“Puss in Boots: The Last Wish” Review

An unexpectedly funny and moving children’s movie, “Puss in Boots: The Last Wish” is a must-see.


Noah McBrien, Staff Writer

The titular feline, once again played by Antonio Banderas in a silky Spanish accent for “Puss in Boots: The Last Wish,” saves the day as usual in the vein of a cat-sized Robin Hood, pouring the gold of a greedy, corrupt official into the hands of the poor masses. But, this is abruptly brought to an end by a moss giant waking from its slumber, which Puss beats in thrilling, fast-paced fashion. The Last Wish starts off on a note we all expect.

But, in triumphing over the giant, Puss loses a life that turns out to have been his eighth, leaving him with only one life left. The doctor’s orders are no more adventures. But Puss foolishly holds onto his legend until faced with Death, voiced by Wagner Moura, a haunting and starkly colored wolf with red eyes, a black cloak, and two intimidating sickles. After being outdueled by Death, Puss runs for his life, and is forced into retirement, hiding in a cat lady’s refuge. 

Puss’ once great-life, now reduced to cat food and naps, is revitalized when he hears of a wishing star he could use to regain his lost lives. With a happy-go-lucky therapy dog named Peritto (Harvey Guillen) and his resentful old flame Kitty Softpaws (Salma Hayek) in tow, Puss sets off to the forest where the wish-granting star lies. 

Not far behind the trio are the fairy-tale-turned-crime-family Goldilocks (Florence Pugh) and the three bears (Olivia Colman, Ray Winstone, Samson Kayo), who provide comic relief and touching scenes. I found that the latter were at times tearful and other times awkwardly referencing the nursery rhyme, disrupting their flow.

Following our heroes, as well, is the power-hungry and merciless Jack Horner (John Mulaney), whose bottomless bag of surprises gives us a Jimmy Stewart-inspired Conscience Cricket, providing back-and-forths between him and Jack that make for the best running gag in the movie.

At times, the jokes undercut the point of Puss’ journey, but this was ultimately rescued by the voice acting, especially that of Banderas as Puss and Hayek as Kitty. Such as when they reminisce about the past they once had, building to a heartfelt conclusion where I could hear the regret in Puss’ voice as he recounted their lost love. Delivered with seriousness and depth, the last scenes helped save the movie from an end that would’ve otherwise been tainted by the sometimes overbearing presence of the one-dimensional Jack Horner.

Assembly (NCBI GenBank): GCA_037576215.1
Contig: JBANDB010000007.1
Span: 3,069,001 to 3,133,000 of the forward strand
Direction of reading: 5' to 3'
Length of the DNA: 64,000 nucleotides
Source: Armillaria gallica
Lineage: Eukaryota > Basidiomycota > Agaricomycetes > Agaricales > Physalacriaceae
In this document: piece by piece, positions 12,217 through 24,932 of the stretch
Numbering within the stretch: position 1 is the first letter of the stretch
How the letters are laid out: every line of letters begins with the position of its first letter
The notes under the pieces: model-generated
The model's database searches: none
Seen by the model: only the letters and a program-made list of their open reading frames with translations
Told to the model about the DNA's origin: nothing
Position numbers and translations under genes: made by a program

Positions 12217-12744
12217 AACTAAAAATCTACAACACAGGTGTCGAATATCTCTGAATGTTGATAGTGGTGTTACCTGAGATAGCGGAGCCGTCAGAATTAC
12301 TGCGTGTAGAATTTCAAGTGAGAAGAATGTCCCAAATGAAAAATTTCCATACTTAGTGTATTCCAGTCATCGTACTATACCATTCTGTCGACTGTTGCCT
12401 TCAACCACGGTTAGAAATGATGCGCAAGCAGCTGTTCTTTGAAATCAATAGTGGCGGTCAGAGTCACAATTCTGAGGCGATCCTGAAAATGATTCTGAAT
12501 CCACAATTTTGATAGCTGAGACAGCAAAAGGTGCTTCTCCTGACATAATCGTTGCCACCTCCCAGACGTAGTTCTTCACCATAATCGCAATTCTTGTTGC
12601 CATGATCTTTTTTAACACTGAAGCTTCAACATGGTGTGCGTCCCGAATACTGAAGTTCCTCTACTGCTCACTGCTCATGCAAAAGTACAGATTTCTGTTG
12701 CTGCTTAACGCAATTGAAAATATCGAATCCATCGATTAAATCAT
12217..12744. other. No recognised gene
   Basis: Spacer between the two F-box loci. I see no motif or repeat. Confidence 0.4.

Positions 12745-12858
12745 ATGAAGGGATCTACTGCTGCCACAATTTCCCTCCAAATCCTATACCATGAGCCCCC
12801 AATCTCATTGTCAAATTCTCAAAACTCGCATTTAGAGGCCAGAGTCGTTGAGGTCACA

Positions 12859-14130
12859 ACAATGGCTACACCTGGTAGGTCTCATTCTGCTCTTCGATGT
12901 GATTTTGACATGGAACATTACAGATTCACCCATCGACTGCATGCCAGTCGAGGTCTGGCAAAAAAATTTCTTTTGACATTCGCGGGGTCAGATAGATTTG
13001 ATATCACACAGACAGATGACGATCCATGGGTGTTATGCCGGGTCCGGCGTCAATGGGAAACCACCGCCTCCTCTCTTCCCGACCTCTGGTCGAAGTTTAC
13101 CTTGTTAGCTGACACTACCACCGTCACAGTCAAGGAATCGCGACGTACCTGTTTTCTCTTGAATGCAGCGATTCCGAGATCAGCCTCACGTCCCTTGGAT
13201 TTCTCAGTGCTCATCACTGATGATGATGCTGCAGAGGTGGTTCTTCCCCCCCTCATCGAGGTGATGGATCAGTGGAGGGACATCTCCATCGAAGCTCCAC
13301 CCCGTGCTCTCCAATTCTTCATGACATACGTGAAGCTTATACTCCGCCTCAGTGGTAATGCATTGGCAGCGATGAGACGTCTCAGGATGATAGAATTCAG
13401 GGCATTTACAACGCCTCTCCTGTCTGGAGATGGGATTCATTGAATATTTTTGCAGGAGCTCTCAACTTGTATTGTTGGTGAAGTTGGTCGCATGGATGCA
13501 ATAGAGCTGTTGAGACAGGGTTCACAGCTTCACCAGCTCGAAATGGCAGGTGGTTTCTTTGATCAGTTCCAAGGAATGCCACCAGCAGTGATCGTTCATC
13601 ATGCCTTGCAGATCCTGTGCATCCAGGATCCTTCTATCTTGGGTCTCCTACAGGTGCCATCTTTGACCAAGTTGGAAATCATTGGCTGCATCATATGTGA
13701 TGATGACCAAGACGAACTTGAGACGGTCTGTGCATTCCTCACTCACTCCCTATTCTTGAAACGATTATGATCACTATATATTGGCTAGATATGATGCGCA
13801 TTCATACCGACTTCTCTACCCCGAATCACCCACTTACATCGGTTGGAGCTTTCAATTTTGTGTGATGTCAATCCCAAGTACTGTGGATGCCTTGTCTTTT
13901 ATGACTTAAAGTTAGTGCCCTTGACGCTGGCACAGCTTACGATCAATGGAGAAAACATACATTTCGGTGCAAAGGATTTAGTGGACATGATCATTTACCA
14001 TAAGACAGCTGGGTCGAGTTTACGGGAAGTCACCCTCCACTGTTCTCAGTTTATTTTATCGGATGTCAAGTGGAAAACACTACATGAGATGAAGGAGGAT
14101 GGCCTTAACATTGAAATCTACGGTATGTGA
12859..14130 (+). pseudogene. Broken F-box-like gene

The film is full of dynamic and vibrant set pieces, too, including the forest where the star lies, changing from a neon -red, -orange, and -pink flora and fauna to a grungy oozing bog to a Fortress-of-Solitude look-alike. All of these play into the scenes and action sequences that take place in them, including one that combines the suddenly shifting and breaking landscape, action, and humor, where Puss, Kitty and Perrito face off against Goldi and the three bears. Another scene captures Puss’ obsession with his past selves represented in crystal mirrors, each reflecting a different part of his ego. 

The animation style is different from DreamWorks’ dated, Shrek-derived one employed in the last Puss venture, this time doing something akin to “Into the Spider-Verse,” involving both hand-drawn and CG. It captures action and dialogue well, exemplified in the second scene of Puss escaping Death after his ego is literally broken into pieces.

Overall, the backing track complemented the movie well, but I wasn’t left with any anthems in my head. It did have its memorable moments, such as “Horner Heist,” which played while Jack Horner was on screen, giving the impression that he’s both laughable and menacing: a pudgy-faced gangster. I also enjoyed the flamenco and mariachi inspirations on many of the songs, including “A Close Shave,” during which Kitty playfully shaves Puss’ scraggly beard. However, the auto-tuning on “Fearless Hero,” a theme that began the movie, was glaring and annoying. Though, I did notice and appreciate the reincorporation of a melody from that song into tracks for other scenes, thus emphasizing the meaning of those scenes as it related to Puss’ character arc. 

Also related to his arc was a cover of “This Is the End” that plays while he’s at the cat lady’s refuge, showing that he’s gotten shamefacedly accustomed to the dull, doldrum life he’s now living after giving up his adventurous ways.  

“He’s Here For Me” sticks out, as well, in the final scene, which I won’t spoil. It will have you in awe and the hair on the back of your neck standing.

All these elements together make for an adventure that’s at moments laugh-out-loud hilarious and at others tear-jerking. I thoroughly enjoyed this movie, so I advise you to see it in theaters while it’s there; that is, until the end of March this year.